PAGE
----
Journalists, unhoused residents, seek restraining order against OPD and city

Zack Haber
6 min readApr 27, 2023

Journalists and unhoused residents at Wood Street say that OPD and the city are violating their first amendment rights by limiting media access to cover an eviction. A city public information officer says the city is accommodating media while trying to secure the site. The dispute is being taken to court.

Unhoused Wood Street resident Jose Gonzalez (left) talks with SF Public Press reporter Yesica Prado (right) on Tuesday, April 25 near 1707 Wood Street in West Oakland. Photo by Zack Haber.

Two journalists and two unhoused Oakland residents filed a motion in US District Court of Northern California on Tuesday that claims the city of Oakland and its police department have been violating their first amendment rights by restricting the press’s ability to document an ongoing encampment eviction at 1707 Wood Street, a tract of city owned land in West Oakland.

Starting April 18, city workers began erecting fences around the area being evicted, and police officers began restricting access. The motion requests a temporary restraining order that would require the city and OPD to “use the least restrictive means to the first amendment” during the eviction and “allow access for journalists” and legal observers to witness and document it. District Judge William Orrick agreed to hold a hearing on the motion on Friday at 3 pm.

In an email, a public information officer for the city stated that the city fenced off the area in order to “safely and securely complete the work,” as “crews are operating heavy equipment, including bulldozers and dump trucks.” She also noted that the site contains “metal scraps, flammable materials, trash, debris, uneven surfaces, and contaminated soil.”

The 1707 Wood Street tract is the last remaining section of the Wood Street encampment, which once was Oakland’s largest homeless encampment with an estimated 200–300 residents, according to the city. The city began closing a portion of the Wood Street encampment last July, while CalTrans evicted residents from most of the remaining sections starting last September. In a press release, the city stated that it is closing the 1707 Wood Street section of encampment to enable the construction of a 170 unit affordable housing complex.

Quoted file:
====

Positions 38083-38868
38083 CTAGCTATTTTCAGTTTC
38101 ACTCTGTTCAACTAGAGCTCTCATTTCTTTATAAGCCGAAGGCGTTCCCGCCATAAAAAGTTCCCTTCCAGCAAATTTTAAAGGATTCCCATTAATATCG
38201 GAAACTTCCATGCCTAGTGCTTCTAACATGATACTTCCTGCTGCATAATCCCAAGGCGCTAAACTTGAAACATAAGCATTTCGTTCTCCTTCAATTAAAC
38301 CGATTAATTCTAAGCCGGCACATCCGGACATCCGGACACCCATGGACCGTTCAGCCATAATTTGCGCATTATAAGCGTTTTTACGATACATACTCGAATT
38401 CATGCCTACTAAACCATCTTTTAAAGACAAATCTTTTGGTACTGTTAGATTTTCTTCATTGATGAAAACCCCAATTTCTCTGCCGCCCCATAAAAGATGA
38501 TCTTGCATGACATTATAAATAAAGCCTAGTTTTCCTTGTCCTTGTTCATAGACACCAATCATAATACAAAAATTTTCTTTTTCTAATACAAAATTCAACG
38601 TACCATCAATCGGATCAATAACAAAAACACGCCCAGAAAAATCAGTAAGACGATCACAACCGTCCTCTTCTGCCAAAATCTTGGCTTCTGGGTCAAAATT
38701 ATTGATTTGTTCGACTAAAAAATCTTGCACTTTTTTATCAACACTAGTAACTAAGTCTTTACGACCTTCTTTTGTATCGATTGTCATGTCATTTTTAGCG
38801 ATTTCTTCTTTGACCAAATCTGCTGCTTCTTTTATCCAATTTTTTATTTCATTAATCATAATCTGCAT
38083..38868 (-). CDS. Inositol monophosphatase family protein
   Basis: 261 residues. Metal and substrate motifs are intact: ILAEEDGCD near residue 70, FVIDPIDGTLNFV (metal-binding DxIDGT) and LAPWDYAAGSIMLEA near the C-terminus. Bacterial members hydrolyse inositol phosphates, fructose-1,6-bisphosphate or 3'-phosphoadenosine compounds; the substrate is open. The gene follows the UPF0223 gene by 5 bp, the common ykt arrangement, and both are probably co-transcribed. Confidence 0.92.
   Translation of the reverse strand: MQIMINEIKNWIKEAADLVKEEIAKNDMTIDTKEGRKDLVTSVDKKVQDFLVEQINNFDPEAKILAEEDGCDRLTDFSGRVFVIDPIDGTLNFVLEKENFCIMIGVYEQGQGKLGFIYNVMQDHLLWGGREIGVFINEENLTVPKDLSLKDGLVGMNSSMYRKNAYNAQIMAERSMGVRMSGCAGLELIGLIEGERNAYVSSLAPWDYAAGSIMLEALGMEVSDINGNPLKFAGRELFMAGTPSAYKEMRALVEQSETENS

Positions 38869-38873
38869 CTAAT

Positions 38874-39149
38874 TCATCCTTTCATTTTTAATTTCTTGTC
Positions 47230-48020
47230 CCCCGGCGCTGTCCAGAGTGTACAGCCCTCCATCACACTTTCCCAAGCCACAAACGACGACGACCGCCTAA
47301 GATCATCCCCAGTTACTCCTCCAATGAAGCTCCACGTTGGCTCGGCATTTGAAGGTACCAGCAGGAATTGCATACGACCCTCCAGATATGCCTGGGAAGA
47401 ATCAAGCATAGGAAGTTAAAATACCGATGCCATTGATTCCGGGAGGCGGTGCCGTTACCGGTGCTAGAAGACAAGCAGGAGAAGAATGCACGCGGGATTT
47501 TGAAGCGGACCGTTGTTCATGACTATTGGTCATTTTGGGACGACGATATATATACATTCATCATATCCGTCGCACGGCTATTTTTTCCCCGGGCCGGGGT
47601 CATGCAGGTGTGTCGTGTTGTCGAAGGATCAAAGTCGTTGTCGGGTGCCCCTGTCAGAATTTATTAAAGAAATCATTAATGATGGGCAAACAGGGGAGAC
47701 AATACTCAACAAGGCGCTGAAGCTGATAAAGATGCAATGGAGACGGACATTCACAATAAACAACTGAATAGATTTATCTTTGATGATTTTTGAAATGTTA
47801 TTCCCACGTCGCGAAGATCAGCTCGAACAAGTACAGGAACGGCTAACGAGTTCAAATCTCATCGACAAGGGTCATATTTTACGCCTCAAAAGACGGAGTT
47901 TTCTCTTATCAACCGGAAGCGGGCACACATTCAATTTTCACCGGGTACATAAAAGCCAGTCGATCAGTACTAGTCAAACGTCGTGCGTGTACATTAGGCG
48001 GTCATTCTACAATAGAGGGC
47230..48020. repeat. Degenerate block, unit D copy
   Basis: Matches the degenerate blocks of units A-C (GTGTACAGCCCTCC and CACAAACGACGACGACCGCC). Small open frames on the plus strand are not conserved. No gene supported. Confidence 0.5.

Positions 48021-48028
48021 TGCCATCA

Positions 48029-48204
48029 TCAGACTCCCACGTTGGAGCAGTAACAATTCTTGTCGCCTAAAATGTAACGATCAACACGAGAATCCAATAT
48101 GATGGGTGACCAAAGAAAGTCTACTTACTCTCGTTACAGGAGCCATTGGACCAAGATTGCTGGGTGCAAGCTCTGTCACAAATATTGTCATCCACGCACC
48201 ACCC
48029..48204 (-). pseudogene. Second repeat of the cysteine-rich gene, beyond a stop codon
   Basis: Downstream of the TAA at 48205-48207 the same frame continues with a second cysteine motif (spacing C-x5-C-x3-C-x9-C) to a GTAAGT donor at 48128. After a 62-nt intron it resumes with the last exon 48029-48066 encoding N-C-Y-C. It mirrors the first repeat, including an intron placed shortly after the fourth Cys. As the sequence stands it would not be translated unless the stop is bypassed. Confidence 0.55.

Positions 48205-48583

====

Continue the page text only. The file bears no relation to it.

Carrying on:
The 1707 Wood Street tract had, as of Monday, about 15 remaining residents, while about 50 residents had left the site since the eviction began on April 10. It has been the site of the Wood Street Commons, a community that residents, sheltering in tents, vehicles, and self made structures, have established after years of living together. Since April 10, city workers have towed or bulldozed the majority of these structures, or residents have moved them.

On Monday morning, Wood Street Commons members attempted to host a press conference on a public street at the site to share information about their experiences during the eviction. In declarations supporting the temporary restraining order, Wood Street Commons members Jessica Blalock and Lydia Blumberg, who are also plaintiffs in the motion, both stated that police officers blocked reporters they invited from KPFA, The Oaklandside, and Street Spirit from attending the conference.

“As a result of the Oakland Police Department cordoning off the camp,” Blalock wrote in her declaration, “I cannot speak with the media, and my ability to speak with the public is being restrained.”

Reporters Yesica Prado, of SF Public Press, and Lisa Gray-Garcia, who writes for several publications including POOR Magazine and 48 Hills, are also plaintiffs in the motion. They both stated in written declarations that police prevented them from attending the conference.

When asked why the city had blocked off journalists for the press conference, a city public information officer stated that “The press event planned by the residents was held within the work zone in the early morning before city escort staff had arrived. The city was not made aware of this event in advance.”

In total, eight reporters claimed, either in interviews or in court declarations, that they have been completely prevented from entering the 1707 Wood Street site since the fences were erected, or have had limited ability to enter it.